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Thread: Mars Reconnaissance Orbiter

  1. #1
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    Spacecraft: Mars Reconnaissance Orbiter
    Developer: Lockheed Martin Space Systems contracted by the JPL
    Launch Vehicle: Atlas V Rocket
    Destination: Mars
    Dimensions: 31 ft. x 45 ft. x 21 ft. (9.5 m. x 13.6 m. x 6.5 m.) Height includes antenna dish; width includes solar panels
    Weight: 4,800 lbs. (2,180 kg.)
    Memory: 160 gigabits solid-state memory
    Processor: 46 million instructions per second
    Orbit: anywhere from 200 km.- 35,000km.


    Mars is destined to be one of mankind’s stepping stones to the stars, and everyone is planning for that day. NASA, spurred by President Bush’s Space Vision, has been preparing a fleet of probes to map the planet in preparation for the imminent manned mission to the red planet. The newest of which is the Mars Reconnaissance Orbiter.


    The probe is going through the rigorous testing to prove it’s ready for its voyage -05.18.05

    The Mars Reconnaissance Orbiter (henceforth referred as MRO) has 4 main goals:

    1. Determine whether life ever arose on Mars
    -Life needs water to survive, so the MRO will specialize in detecting water. It will look for underwater springs that may still be liquid from hydrothermal pools (think Yellowstone). It will also search for alternative energy sources, other then the sun, in which life could use to sustain itself (like chemicals and geothermal energy). They aren’t searching for photosynthetic life because there are “super oxides” on the surface (they basically break down organic matter). It will also look for carbon which is a building block of matter)

    2. Characterize the climate of Mars
    -We will need accurate information on Mars’ climate for future human exploration, and that’s just what the MRO will do. Mars has a very dynamic weather system; its weather is from the seasons it has (just like earth, only twice as long) and it can get very violent, i.e. Mars’ dust storms (which can cover the entire planet).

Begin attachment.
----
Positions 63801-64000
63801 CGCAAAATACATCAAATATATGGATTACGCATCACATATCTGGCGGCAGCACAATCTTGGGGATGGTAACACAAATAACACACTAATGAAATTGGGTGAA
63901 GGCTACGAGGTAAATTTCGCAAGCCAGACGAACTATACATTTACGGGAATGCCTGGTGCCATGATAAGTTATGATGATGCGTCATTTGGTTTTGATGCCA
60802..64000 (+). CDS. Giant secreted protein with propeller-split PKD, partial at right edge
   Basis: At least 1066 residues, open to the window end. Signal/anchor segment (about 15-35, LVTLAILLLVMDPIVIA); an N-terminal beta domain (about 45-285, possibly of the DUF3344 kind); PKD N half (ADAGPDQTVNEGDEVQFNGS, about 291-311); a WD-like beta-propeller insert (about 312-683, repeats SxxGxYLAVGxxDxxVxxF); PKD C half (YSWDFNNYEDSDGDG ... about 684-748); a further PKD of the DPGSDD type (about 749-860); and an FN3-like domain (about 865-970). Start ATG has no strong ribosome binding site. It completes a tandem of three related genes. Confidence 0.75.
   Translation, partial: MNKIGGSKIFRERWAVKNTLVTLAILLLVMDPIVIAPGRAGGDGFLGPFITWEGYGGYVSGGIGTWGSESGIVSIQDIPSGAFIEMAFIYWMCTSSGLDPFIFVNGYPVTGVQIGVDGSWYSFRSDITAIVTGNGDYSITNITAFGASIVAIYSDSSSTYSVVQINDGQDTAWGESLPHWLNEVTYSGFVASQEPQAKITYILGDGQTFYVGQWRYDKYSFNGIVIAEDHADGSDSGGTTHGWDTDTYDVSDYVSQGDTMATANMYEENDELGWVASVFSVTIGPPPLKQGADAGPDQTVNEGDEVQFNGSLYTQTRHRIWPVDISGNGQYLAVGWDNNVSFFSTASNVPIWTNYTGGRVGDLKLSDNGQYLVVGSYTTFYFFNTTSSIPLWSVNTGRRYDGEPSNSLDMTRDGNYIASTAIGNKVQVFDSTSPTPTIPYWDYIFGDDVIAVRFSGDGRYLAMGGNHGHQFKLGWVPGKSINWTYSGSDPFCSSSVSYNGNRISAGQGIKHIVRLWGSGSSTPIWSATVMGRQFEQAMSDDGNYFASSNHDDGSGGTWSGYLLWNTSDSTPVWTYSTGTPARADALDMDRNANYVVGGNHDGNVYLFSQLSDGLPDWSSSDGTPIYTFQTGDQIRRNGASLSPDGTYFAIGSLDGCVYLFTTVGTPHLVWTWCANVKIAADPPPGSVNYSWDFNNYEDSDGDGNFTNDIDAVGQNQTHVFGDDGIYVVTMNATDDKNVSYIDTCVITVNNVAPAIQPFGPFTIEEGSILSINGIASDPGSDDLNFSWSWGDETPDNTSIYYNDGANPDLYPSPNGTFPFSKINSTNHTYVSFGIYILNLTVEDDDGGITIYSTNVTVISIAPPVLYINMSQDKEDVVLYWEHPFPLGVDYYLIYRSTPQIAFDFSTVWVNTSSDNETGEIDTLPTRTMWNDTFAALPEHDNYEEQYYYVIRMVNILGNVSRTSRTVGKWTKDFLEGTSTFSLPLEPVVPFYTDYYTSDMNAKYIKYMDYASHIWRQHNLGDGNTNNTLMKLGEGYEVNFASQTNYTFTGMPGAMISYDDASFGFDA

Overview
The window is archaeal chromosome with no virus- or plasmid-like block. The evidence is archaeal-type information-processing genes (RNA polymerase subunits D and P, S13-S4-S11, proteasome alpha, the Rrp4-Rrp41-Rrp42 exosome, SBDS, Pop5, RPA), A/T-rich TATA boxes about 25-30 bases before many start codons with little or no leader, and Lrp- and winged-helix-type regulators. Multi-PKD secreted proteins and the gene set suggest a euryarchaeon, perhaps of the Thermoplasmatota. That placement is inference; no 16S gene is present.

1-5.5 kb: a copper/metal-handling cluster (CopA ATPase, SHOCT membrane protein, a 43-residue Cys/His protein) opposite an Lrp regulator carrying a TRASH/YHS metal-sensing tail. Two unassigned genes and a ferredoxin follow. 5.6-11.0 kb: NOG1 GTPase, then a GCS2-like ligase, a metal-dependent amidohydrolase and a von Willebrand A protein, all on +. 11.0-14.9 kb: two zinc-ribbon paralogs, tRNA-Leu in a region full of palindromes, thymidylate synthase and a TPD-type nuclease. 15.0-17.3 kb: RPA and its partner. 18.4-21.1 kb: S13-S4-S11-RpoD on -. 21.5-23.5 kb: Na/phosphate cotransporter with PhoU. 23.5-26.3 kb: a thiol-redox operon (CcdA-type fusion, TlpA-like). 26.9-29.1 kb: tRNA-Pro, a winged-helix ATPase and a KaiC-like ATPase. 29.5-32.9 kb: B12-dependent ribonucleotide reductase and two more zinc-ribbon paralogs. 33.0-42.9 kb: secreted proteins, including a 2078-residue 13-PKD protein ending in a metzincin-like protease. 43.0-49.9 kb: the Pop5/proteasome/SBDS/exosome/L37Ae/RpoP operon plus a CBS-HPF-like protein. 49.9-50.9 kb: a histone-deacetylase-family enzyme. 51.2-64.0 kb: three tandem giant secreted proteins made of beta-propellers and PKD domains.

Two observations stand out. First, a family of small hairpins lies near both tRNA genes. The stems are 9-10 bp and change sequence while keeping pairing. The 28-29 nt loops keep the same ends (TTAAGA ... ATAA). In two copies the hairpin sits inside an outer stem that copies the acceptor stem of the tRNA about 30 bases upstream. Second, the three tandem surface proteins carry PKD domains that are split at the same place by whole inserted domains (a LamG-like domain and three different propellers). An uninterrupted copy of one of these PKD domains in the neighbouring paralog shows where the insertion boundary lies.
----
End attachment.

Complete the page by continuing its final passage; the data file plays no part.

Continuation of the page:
Mars’ current weather will also allow us to make accurate estimate of past climatic behavior. This will allow us to learn more about the planet’s history and make long term estimates of it’s future climate.

    3. Characterize the geology of Mars
    -This basically entails the surface features, rock composition, and magnetism. Surface features mean anything from volcanoes to canyons; the MRO) will study how these objects were formed. The MRO will also study the rock composition on Mars; this will tell us age and what events happened over time. There is also magnetism; there are materials on Mars that are magnetic, which suggest Mars once had a magnetic field much like Earth does today. Life needs a magnetic to shield it from cosmic radiation, so this could be one more step to proving or disproving life on Mars.

    4. Prepare for human exploration
    -This calls for several things, starting with UV evaluation. Mars does not have an ozone layer, so we need to know just how much UV radiation reaches the surface. This allows us to prepare for it by designing protective clothing and habitats.

    As mentioned before, Mars has super oxides, and while it probably will not harm astronauts, the threat needs to be assessed all the same.

    It will also search for water, which will be very important to any long term stay on Mars. It can also be separated into hydrogen (for fuel) and oxygen (to breathe or as an oxidizer).

    The mapping power the MRO has is also very paramount; we need accurate maps for landing, science projects, and to locate important resources.

    DON'T POST YET, I'M NOT DONE!!!

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    An artist’s rendering of the MRO

    The MRO will be carrying a suite of instruments dedicated to goals put down in the mission objective. They’re really cool too B).


    The first instrument is the High Resolution Imaging Science Experiment (HiRISE) (whew, that’s a mouthful). This is a telescopic camera that can “see” in visible and near infrared (to obtain information on mineral groups present). This baby can resolve images up to 3 feet (1 meter). Like I said, cool…